Objectives Describe patients at risk of chronic obstructive pulmonary disease (COPD) and analyze general practitioners’(GPs) management of COPD patients in France in 2003-2004.
Methods EDEN, a national epidemiological survey, recruited 2 378 GPs. Each GP was to include 3 consecutive patients (aged 36-80 years) who were current or former smokers and presented respiratory symptoms (any of expectoration, cough, or dyspnea) without asthma or previously diagnosed COPD. The physician completed a standardized, anonymous questionnaire for each patient, including measurement of peak expiratory flow (PEF).
Results The sample of 3 411 current smokers or former smokers with respiratory symptoms included twice as many men as women. The mean age was 58 years, with women significantly younger (p ≪ 0.0001). Men and older patients had more severe disease. Women were more often current smokers, but they smoked less than men. All patients had at least one respiratory symptom, but only 63.5% were seeing their GP for that reason. Overall, 56.5% patients reported repeated acute bronchitis, and 36.3% of these at least 3 episodes. PEF was measured in 87.7% of patients and the ratio of mean measured PEF/predicted PEF was 73.2%. GPs concluded that 92.1% of these patients had COPD, but prescribed respiratory function tests useful for only 73.8% and referred only 71.2% to a specialist.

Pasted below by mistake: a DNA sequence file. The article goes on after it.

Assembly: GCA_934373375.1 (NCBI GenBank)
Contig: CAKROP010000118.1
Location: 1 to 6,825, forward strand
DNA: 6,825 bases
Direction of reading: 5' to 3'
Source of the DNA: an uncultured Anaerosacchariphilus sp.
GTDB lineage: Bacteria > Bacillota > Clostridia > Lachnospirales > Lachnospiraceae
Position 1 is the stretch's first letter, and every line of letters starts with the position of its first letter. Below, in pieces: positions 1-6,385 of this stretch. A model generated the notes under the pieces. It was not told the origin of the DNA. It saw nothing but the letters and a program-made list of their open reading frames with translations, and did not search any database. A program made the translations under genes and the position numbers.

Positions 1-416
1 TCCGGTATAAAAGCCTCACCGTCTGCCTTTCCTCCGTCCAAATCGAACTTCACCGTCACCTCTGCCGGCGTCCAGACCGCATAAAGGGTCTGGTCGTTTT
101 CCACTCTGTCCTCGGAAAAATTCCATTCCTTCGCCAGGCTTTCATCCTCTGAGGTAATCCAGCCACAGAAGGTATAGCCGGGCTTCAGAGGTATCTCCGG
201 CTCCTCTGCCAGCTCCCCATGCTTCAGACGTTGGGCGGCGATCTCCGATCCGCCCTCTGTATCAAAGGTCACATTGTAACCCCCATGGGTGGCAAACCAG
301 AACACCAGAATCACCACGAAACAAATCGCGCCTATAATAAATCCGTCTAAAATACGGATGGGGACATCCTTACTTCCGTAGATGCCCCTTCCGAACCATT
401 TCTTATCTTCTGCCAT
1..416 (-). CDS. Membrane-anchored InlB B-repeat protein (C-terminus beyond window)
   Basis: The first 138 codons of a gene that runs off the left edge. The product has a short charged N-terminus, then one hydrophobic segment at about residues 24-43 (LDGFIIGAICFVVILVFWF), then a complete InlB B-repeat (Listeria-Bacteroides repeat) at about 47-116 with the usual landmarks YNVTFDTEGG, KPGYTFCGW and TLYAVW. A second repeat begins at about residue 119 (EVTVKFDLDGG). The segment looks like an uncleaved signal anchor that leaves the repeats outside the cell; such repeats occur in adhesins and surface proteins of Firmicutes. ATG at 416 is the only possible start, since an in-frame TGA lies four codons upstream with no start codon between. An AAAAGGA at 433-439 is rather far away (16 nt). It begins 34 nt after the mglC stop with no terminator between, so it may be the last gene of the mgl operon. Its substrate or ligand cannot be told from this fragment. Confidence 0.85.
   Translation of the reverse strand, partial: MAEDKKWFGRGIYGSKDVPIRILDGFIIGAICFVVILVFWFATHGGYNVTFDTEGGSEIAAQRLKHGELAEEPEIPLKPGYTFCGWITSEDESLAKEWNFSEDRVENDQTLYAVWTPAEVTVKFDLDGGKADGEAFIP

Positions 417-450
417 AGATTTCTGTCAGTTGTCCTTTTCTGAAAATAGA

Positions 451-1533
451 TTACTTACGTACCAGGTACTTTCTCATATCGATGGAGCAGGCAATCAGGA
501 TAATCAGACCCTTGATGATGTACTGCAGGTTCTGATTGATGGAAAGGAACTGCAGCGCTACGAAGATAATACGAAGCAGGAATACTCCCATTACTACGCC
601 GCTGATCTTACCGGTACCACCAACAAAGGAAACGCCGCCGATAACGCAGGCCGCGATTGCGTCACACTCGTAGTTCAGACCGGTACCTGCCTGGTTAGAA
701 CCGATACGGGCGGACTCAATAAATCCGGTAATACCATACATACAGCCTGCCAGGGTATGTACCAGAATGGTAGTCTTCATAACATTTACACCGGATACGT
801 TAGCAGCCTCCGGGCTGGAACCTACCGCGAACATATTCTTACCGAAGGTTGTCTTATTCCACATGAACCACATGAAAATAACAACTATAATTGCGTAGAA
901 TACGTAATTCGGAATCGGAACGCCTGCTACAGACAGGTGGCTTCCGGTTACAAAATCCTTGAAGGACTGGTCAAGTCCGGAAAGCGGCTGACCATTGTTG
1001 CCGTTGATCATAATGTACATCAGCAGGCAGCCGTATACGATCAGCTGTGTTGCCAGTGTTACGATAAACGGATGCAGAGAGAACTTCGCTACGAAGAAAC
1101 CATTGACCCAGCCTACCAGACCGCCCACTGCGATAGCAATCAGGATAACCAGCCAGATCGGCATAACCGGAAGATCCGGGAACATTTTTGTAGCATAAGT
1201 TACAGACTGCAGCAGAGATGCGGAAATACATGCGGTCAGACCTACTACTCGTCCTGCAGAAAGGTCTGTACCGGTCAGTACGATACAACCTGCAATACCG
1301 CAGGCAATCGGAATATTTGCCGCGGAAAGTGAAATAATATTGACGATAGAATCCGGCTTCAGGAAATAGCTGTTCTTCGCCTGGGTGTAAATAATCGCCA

Conclusion Former and current smokers underestimated their respiratory symptoms, and so did the GPs. Accordingly, COPD is diagnosed later and at a more advanced stage. Increasing GPs’awareness of COPD would improve early detection in at-risk subjects.
© 2005 Elsevier Masson SAS. Tous droits réservés.